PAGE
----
At the end of an all nighter, lawmakers looking for the exits found only an invitation back to their chambers.
That’s because Gov. Chris Christie ordered a special joint session to convene this Thursday to address his proposed 2.5% property tax cap proposal and toolkit.
“New Jersey residents have waited far too long for property tax relief. New Jersey families pay an average $7,281 in property taxes, up 70 percent in just 10 years,” Christie wrote in a letter to Senate President Steve Sweeney (D-West Deptford) and Assembly Speaker Sheila Oliver (D-East Orange).
“The time to act is now. We can no longer afford to wait for real, sustainable property tax relief. That is why I have determined that the public interest requires this special session.”
Christie notified the two houses that the session would begin Thursday at 10 a.m.
Democrats were none to happy with Christie’s call for the session, vowing that the governor’s cap will never see the light of day. The constitutional amendment would require voter approval and lawmakers would need to pass it by July 7 in order for it to appear on the November ballot, signaling what could be a long 4th of July weekend for lawmakers.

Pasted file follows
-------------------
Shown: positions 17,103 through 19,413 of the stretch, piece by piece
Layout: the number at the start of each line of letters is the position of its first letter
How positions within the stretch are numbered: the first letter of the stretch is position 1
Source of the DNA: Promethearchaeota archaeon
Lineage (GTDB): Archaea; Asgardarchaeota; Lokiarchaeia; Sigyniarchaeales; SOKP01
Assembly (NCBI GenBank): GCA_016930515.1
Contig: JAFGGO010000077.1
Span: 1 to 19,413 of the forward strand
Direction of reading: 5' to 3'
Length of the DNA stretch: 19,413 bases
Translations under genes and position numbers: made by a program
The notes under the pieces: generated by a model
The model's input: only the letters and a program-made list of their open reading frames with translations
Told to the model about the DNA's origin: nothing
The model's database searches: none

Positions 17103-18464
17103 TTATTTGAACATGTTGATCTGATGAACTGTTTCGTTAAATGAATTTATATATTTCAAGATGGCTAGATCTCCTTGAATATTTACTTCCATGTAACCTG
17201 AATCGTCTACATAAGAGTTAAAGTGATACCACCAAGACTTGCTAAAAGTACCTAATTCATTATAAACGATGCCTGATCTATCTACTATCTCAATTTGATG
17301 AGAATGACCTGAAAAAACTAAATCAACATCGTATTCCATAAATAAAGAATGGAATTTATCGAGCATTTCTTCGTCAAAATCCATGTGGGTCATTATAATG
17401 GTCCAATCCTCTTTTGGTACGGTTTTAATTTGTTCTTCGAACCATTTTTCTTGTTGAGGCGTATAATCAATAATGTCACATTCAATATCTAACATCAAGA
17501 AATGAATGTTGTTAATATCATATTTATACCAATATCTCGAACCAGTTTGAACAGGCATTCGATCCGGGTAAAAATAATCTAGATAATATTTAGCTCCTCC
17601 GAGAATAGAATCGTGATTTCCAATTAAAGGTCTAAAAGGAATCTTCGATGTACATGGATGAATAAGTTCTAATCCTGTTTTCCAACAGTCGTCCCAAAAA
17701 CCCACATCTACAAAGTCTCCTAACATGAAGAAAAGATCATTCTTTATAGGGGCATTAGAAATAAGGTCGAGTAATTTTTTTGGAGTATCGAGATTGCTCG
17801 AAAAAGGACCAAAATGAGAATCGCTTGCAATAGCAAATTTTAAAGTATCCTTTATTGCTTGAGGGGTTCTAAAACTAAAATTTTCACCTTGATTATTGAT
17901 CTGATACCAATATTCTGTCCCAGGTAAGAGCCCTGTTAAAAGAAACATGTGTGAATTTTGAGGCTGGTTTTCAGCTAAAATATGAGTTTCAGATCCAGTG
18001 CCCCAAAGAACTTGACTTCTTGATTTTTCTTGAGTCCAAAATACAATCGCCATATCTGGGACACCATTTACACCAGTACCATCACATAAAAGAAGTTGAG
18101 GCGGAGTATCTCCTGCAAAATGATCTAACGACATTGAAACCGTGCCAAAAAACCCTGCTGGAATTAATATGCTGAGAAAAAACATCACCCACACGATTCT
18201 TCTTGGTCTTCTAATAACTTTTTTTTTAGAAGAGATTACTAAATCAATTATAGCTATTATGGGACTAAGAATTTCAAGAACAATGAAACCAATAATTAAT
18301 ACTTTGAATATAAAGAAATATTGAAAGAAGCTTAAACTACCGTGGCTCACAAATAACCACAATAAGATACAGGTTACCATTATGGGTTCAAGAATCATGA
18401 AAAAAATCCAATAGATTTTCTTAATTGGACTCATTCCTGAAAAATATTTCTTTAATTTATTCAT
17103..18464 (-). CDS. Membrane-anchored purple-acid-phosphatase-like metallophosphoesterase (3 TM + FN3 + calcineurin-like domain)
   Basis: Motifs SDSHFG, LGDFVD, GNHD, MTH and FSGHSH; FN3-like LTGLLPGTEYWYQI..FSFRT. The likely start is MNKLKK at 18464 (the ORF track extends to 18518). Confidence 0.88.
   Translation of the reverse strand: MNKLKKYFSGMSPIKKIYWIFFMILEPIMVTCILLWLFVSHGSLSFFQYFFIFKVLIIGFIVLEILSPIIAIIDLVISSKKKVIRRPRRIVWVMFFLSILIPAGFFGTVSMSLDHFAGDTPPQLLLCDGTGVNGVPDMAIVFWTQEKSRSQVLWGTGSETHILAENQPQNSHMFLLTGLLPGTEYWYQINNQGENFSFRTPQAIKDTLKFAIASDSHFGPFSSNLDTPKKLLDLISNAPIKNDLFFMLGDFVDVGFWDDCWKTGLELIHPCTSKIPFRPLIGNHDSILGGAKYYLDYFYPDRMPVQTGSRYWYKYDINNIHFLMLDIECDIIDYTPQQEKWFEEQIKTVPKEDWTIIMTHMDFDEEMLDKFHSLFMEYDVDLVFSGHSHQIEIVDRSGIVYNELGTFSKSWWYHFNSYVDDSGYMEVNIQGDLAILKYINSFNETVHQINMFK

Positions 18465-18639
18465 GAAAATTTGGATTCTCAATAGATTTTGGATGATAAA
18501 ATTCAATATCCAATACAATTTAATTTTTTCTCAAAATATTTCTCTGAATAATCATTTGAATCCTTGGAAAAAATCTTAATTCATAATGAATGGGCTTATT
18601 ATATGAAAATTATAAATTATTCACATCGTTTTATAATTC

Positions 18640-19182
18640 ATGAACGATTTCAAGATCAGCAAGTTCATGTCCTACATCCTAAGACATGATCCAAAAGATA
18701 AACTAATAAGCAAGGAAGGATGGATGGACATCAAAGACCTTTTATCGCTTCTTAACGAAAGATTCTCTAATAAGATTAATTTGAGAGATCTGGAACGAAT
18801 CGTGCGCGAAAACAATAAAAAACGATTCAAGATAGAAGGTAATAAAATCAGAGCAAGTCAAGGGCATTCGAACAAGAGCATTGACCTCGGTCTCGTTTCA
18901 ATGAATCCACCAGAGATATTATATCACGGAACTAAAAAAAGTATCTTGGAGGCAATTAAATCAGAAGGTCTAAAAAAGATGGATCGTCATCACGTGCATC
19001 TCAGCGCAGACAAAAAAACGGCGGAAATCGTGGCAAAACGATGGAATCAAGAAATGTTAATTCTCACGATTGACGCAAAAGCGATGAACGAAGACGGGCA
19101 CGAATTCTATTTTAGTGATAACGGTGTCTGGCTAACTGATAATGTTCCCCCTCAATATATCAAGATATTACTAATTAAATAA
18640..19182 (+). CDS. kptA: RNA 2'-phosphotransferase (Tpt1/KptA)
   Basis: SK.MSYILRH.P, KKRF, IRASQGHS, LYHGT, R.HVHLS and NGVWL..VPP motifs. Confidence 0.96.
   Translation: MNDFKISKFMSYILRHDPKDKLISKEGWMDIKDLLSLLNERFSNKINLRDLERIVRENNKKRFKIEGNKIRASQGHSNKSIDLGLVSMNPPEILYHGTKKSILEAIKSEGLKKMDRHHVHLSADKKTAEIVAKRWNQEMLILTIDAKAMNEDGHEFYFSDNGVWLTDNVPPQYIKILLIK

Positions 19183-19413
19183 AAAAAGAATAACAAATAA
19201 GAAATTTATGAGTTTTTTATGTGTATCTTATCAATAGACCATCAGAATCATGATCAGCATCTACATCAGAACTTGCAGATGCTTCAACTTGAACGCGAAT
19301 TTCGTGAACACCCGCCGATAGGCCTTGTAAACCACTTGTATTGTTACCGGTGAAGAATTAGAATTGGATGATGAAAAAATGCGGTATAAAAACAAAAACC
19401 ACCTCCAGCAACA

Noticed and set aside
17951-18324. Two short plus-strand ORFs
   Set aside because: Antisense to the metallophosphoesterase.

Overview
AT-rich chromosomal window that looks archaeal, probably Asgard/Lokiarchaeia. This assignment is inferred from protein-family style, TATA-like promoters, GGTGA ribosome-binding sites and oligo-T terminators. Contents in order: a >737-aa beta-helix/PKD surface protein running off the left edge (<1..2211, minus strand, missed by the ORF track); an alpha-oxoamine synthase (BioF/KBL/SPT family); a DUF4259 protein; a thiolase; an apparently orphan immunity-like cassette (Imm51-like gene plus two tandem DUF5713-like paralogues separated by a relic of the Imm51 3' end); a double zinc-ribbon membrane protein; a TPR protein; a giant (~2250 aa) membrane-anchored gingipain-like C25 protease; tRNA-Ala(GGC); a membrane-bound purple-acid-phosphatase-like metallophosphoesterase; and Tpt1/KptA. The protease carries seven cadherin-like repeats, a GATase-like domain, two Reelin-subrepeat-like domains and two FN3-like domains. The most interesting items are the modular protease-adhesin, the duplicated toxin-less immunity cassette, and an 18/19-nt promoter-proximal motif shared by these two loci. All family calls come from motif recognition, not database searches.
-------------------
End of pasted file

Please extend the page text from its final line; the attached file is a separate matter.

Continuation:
In an interview late Monday Assembly Majority Leader Joe Cryan (D-Union Twp.) said while the governor can force lawmakers to meet, he cannot force them to vote.
“He can’t force us and won’t force us because we won’t be voting on anything,” Cryan said. “I can assure you of that.”
Late Monday and early Tuesday, both legislative houses approved a competing proposal to institute a 2.9 percent property tax cap, that included carve outs for pensions and healthcare. That proposal, championed by Senate President Steve Sweeney (D-West Deptford) not require an amendment to the consitution. So far, Christie has not vetoed that proposal.